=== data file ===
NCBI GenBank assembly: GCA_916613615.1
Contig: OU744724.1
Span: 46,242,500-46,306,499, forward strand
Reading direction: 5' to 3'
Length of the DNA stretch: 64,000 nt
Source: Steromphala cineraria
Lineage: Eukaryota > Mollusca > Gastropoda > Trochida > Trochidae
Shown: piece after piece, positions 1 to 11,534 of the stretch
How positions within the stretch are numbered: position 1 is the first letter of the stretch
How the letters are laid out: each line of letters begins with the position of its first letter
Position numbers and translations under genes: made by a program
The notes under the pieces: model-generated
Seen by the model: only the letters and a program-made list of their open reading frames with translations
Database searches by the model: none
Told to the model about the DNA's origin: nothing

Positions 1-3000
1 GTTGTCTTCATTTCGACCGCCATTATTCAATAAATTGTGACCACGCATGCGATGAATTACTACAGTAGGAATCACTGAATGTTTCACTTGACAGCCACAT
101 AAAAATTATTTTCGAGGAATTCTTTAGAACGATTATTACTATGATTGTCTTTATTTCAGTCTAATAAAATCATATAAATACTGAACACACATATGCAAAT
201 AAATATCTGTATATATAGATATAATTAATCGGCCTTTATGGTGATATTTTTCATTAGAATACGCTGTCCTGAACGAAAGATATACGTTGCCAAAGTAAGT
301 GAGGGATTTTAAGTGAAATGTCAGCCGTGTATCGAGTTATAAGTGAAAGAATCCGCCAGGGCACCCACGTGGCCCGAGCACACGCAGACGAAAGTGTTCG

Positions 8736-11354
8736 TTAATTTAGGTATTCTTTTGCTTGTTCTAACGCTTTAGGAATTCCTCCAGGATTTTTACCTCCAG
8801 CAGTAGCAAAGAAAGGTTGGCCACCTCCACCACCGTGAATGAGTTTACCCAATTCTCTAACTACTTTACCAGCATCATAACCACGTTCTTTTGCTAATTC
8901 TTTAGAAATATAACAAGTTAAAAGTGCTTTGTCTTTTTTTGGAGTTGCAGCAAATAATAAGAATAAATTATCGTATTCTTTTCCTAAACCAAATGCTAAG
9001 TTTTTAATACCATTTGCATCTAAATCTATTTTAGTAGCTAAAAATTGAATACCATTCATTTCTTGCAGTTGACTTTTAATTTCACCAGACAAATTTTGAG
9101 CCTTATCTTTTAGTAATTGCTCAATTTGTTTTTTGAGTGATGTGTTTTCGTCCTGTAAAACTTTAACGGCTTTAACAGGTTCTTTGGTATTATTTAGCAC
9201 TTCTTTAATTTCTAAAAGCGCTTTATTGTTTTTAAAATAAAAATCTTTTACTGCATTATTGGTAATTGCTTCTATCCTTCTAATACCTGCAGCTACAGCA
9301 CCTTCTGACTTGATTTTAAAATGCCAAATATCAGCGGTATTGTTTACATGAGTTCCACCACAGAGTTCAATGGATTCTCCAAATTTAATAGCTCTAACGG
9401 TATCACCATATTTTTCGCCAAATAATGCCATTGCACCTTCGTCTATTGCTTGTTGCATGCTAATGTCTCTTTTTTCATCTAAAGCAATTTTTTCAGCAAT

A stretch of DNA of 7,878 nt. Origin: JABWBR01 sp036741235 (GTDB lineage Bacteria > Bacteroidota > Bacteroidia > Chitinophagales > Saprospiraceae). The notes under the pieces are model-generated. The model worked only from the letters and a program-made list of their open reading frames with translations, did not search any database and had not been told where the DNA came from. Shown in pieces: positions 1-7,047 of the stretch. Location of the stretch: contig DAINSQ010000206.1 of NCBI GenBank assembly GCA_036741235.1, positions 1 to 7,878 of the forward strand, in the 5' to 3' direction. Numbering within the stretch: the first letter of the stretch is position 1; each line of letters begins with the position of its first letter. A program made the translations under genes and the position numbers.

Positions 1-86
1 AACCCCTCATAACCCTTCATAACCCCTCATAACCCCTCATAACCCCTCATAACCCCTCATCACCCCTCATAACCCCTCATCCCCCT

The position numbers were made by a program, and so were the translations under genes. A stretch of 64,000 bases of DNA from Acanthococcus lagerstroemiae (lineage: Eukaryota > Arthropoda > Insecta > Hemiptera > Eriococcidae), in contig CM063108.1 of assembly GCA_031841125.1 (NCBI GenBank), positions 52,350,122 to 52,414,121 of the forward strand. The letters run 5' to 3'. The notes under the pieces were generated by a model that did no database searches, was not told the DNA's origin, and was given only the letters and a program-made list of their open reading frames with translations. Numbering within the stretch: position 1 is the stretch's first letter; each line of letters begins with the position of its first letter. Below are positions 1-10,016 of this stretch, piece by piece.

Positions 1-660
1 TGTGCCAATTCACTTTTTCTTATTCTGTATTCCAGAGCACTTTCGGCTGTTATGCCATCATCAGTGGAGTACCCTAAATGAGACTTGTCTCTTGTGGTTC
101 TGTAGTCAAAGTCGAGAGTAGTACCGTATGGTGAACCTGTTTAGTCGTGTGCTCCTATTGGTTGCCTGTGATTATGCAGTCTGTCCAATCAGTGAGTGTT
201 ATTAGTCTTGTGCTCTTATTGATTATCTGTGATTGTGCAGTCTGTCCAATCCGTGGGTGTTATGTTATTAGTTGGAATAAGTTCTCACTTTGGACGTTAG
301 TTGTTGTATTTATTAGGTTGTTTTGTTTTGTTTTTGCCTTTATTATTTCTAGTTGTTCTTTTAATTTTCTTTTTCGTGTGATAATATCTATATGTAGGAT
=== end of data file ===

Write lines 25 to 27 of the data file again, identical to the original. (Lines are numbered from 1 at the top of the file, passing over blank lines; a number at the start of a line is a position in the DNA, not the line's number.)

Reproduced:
9001 TTTTTAATACCATTTGCATCTAAATCTATTTTAGTAGCTAAAAATTGAATACCATTCATTTCTTGCAGTTGACTTTTAATTTCACCAGACAAATTTTGAG
9101 CCTTATCTTTTAGTAATTGCTCAATTTGTTTTTTGAGTGATGTGTTTTCGTCCTGTAAAACTTTAACGGCTTTAACAGGTTCTTTGGTATTATTTAGCAC
9201 TTCTTTAATTTCTAAAAGCGCTTTATTGTTTTTAAAATAAAAATCTTTTACTGCATTATTGGTAATTGCTTCTATCCTTCTAATACCTGCAGCTACAGCA